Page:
The watch is supposed to turn on when you raise your wrist. It doesn’t do that consistently. The watch is supposed to stay on long enough for you to look at it and mentally register the contents of the display. It doesn’t do that consistently. More often than not, it doesn’t turn on when you raise your wrist, requires you to tap it MULTIPLE (like four to five) times before it WILL turn on, and then won’t stay on long enough.

This is a driver issue, and Olio has already issued two firmware updates to address it. No doubt others will follow.

With both of these issues active all the time, interacting with the watch has not been easy. In many cases, I’ve given up, looked at the time, ignored the notifications I’ve gotten and just given up.

Bluetooth and Pairing
The biggest reason why the Olio Model One has the battery issues that it does have is due to problems with its Bluetooth radio. The Bluetooth radio in the Model One has serious problems staying connected to my iPhone.

Bluetooth pairing is not easy with the Model One. The initial pairing of my original Model One took me well over 20 minutes to complete. (See below for a bit more information on the initial pairing experience.) The Model One and my iPhone 6 apparently just don’t see eye to eye… or each other for that matter. I have no idea why, and no answers from Olio on this.

After getting them paired and connected, I have found that both the Model One and my iPhone 6 fail to see each other at all, though this has improved a great deal over the past week or so. If they do happen to “bump into each other,” they often drop the connection later.

And the initial pairing… oy what a painful experience that was. I’ve gone through the setup process with the Model One four (4) times. Connectivity problems have had me resetting the watch and deleting the partnership between my watch and my iPhone, as well as deleting Olio Assist on my iPhone to insure that any app information and device information have been deleted.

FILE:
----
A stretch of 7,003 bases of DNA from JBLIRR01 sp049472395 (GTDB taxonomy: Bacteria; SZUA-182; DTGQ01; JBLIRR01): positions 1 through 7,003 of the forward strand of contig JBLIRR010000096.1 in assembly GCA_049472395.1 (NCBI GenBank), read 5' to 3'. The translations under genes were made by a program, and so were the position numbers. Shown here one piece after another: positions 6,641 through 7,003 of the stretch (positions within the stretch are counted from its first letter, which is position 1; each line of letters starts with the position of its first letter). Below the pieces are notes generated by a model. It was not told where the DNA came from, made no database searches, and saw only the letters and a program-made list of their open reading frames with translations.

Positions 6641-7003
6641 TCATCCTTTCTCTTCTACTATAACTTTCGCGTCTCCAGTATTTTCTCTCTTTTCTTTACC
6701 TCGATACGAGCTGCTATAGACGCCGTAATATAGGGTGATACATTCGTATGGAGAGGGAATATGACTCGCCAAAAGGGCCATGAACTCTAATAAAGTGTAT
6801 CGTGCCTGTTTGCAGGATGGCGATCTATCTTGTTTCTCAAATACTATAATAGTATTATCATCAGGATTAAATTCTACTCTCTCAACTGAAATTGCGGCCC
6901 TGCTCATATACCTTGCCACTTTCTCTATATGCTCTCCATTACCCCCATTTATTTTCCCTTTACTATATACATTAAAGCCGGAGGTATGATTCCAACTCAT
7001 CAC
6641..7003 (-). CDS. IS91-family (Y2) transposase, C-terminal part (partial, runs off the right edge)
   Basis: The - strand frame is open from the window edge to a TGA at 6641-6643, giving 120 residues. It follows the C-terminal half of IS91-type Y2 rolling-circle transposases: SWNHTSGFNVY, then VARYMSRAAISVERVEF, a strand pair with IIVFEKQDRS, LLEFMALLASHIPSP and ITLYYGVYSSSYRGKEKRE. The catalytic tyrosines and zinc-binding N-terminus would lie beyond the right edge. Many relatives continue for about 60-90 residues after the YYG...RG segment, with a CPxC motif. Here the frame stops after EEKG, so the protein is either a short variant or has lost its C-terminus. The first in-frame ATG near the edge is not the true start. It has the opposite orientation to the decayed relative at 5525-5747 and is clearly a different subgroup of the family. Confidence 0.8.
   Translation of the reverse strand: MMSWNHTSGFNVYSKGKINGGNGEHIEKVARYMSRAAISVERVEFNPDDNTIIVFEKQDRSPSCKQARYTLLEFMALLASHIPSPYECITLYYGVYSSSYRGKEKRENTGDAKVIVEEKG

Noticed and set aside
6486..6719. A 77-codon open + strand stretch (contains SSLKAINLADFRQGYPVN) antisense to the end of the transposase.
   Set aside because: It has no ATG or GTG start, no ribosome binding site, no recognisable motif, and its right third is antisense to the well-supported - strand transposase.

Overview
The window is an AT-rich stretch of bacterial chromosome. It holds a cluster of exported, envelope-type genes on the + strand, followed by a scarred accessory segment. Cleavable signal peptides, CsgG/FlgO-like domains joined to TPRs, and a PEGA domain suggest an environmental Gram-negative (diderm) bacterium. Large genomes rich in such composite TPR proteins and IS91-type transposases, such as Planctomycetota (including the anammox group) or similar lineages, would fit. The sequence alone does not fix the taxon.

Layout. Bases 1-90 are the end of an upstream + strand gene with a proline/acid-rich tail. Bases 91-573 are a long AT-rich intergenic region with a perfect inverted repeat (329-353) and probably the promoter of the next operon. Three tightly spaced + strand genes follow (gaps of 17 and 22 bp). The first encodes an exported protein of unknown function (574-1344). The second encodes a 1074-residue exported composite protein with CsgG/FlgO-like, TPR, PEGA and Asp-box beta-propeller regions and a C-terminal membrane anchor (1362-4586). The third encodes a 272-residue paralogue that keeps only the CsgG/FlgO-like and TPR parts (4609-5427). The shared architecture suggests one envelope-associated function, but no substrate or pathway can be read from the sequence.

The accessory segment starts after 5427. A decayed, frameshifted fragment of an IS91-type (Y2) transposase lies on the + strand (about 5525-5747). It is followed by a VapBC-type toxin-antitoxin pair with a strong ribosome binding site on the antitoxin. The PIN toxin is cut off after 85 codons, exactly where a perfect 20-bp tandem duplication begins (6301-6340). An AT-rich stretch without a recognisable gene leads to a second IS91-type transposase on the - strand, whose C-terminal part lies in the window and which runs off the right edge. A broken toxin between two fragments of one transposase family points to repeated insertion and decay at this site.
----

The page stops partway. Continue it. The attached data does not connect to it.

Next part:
That usually clears things up with other products. Not always the case with the Model One. After putting Olio Assist BACK on my iPhone 6, I’ve also had to quit Olio Assist and restart it on many occasions to either get the initial pairing to work, or to get the device to reconnect to my iPhone.

The Bluetooth radio is one of the weakest parts of the Model One. It’s one of the main reasons that the battery tanks so completely and so often. While Olio has made some in-roads to this with device firmware version 1.1.47, they still have a LONG WAY to go.

Notifications
If I go back and gather the same notification criteria that I outlined in my Microsoft Band Review, I can honestly say that the Olio Model One MOSTLY gets notifications right.

That is to say, you get notified when you think you’d get notified.